Emil Cioran: Philosopher of the Abyss

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Emil Cioran: Philosopher of the Abyss

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Muokkaaja: elokuu 18, 2016, 9:57 am

From the New York Times obituary: "E. M. Cioran, a Romanian-born writer known for his essays on philosophy and culture and his emphasis on despair, emptiness and death. ... Mr. Cioran himself once wrote: "However much I have frequented the mystics, deep down I have always sided with the Devil; unable to equal him in power, I have tried to be worthy of him, at least, in insolence, acrimony, arbitrariness and caprice." ... Susan Sontag called him a practitioner of "a new kind of philosophizing: personal, aphoristic, lyrical, anti-systematic." ... The source of his world view, he said in an interview published in 1994, was severe insomnia that began plaguing him as a youth and led him to give up his faith in philosophy after years of studying it."

He also forms a loose trinity with two other Romanian writers: Eugene Ionesco and Mircea Eliade While Cioran falls outside the chronological purview of the European Decadents, he has written extensively about cultural decadence and the decline of civilizations, especially after the apocalypse of the Second World War. The Short History of Decay was written in 1949 and it confronts of the criminality and slaughter of that conflict in biting aphorisms and bon mots that radiate like little black holes.

elokuu 14, 2016, 12:55 pm

>1 kswolff:

Thanks for the brief! (Your touchstones are way off, though.)

elokuu 15, 2016, 12:19 pm

2: Re: touchstones, Librarything has been utterly disastrous with its touchstones for a while. I'm not sure why that is? But it has been consistent in its dadaist nonsense. Dear Librarything, 'What the hell? Fix your touchstones!"

Muokkaaja: elokuu 15, 2016, 1:16 pm

Any hints on how to pronounce Cioran?

Muokkaaja: elokuu 15, 2016, 1:59 pm

>3 kswolff:

You can fix them in the message edit screen, you know, by clicking "(others)" to get a list of better options. In the case of your E. M. Cioran touchstone, the fault is evidently yours: you used single (work) brackets rather than double (author).

elokuu 15, 2016, 2:16 pm

4: "chaw run", or something close to it.

I read his "Precis de decomposition" and was very disappointed because it was completely and utterly non-constructive: only complaint and negativity. No way out at all. But I'll grant that it was very very thoroughly so, if that's your cup of tea!

elokuu 18, 2016, 9:54 am

6: Complaint and negativity was Cioran's stock in trade. And it was written in 1949 in the wake of Hiroshima and Auschwitz. Too bad more critics weren't saying, "Come on, Emil, lighten up. If you don't have anything nice to say, how about a smile?" Considering much of the chronic devastation, slaughter, and evil were perpetrated by goggle-eyed optimists and utopians on both ends of the political spectrum (see Hitler's and Stalin's New Jerusalems as evidence), more people on The Continent should have been more critical, more pessimistic, and more negative. If anything, Cioran shows how what we see as Western Civilization is nothing more than a gossamer veil over coarse barbarism.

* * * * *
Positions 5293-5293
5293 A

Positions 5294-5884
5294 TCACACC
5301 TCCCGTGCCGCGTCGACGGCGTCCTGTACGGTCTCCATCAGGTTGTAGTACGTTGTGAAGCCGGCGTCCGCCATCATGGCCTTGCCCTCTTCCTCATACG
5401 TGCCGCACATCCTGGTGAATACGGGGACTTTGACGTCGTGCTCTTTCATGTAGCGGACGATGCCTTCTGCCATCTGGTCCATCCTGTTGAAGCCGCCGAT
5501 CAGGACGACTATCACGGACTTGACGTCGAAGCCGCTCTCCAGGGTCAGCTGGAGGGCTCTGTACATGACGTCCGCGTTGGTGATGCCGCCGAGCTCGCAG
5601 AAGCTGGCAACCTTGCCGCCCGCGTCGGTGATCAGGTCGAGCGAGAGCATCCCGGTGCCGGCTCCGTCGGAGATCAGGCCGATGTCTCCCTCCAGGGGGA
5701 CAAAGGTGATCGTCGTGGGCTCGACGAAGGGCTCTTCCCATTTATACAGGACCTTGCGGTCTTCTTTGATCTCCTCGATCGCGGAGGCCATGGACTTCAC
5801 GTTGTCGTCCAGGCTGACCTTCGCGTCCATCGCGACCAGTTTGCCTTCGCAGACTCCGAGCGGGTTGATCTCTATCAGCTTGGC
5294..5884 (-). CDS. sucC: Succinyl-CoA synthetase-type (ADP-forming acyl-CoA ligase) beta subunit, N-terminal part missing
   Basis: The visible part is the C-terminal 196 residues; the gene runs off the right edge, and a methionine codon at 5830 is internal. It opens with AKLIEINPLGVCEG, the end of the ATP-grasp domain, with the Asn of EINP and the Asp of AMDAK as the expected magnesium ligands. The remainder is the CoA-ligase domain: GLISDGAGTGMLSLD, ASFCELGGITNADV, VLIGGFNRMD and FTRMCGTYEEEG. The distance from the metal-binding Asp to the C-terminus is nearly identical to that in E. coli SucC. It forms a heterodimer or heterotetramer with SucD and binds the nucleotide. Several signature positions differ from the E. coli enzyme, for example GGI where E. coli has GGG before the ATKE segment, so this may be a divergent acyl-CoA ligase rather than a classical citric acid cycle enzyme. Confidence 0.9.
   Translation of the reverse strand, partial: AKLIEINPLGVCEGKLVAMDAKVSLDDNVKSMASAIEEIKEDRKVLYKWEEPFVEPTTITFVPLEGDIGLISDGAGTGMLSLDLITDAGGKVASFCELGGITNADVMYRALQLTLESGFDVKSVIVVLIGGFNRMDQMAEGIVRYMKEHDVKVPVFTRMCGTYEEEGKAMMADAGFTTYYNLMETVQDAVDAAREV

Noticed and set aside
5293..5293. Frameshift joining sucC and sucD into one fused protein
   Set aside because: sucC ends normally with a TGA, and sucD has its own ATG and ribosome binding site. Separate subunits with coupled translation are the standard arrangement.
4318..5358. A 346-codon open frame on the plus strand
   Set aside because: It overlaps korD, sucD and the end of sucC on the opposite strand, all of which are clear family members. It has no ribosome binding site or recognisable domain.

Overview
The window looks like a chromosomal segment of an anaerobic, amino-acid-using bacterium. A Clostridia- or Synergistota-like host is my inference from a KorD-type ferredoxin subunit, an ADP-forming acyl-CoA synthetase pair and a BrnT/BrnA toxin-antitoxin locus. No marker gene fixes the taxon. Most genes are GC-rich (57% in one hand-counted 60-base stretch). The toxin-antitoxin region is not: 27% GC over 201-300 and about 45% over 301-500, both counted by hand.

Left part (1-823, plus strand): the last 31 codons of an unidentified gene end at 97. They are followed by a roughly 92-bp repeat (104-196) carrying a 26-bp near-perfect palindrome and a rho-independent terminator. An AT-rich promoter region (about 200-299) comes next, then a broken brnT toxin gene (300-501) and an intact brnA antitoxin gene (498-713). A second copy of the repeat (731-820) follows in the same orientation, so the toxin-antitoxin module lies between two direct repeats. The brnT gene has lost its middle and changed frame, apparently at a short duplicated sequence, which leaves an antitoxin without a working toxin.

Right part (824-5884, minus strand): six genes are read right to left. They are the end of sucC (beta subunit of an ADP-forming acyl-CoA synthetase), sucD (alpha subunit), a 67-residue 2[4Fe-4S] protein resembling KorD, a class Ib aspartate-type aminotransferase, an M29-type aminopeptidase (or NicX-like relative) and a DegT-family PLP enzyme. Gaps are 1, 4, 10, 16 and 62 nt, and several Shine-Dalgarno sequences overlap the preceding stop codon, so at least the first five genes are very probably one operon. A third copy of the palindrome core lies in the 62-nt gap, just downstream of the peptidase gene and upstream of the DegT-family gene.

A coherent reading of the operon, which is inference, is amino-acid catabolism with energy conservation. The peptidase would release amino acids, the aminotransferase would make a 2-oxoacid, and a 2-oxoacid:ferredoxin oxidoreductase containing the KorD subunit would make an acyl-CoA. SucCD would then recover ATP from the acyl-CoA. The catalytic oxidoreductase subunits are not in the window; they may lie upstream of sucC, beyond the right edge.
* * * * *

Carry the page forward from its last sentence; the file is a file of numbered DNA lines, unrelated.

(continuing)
But hey, there's always Jodi Picoult and Nicholas Sparks

elokuu 21, 2016, 12:33 pm

The critical question I had in mind was more like "Yes, Emil, but what should one do?" (Another work I had the same problem with was Minima Moralia.) I'll grant that I had no historical context to place it in when I was reading it and didn't think that it could be taken as an expression of shock.

elokuu 21, 2016, 6:46 pm

9: "Yes, Emil, but what should one do?" But Cioran is a philosopher not a city councilman. The lack of a program in his writing doesn't negate its value as cultural criticism. "What should one do?" was answered by Martin Heidegger, although Mel Brooks set it to music:

"Don't be stupid! Be a smarty!
Come and join the Nazi Party!"

elokuu 22, 2016, 7:26 pm

"This view will doubtless seem to many a paradox, an exaggeration, and a gloomy and depressing view at that. Yet it is nothing of the sort. It is not gloomy; on the contrary, it seeks to throw light upon a subject which ordinarily is left in obscurity. It is not depressing; on the contrary it is uplifting, since it views every man in the aspect of the highest demand made upon him, that he be spirit."

- Søren Kierkegaard, The Sickness Unto Death

elokuu 23, 2016, 7:18 am

I've been re-reading All Gall is Divided recently (horrid title, great cover) and am noticing this time around how often Cioran is amusing. Granted, very occasionally I'm smiling at him as toddler stomping its feet crying 'I hate the world' but usually I'm smiling with him: he actually had a good sense of humour.

No more than kswolff do I want him to suggest solutions. In the first place, I get the feeling that Cioran doubted there were any and in the second commiseration is sometimes as welcome as advice is.

elokuu 23, 2016, 3:26 pm

10: But what's a critique with no program?

elokuu 23, 2016, 7:52 pm

>13 defaults:

I'd say, it's the necessary understanding to any valid program. Why should one person be required to provide all of it? Once you read Cioran's critique, you might just the person to outline a program -- better equipped than you were before, and better suited to that task than is Cioran.

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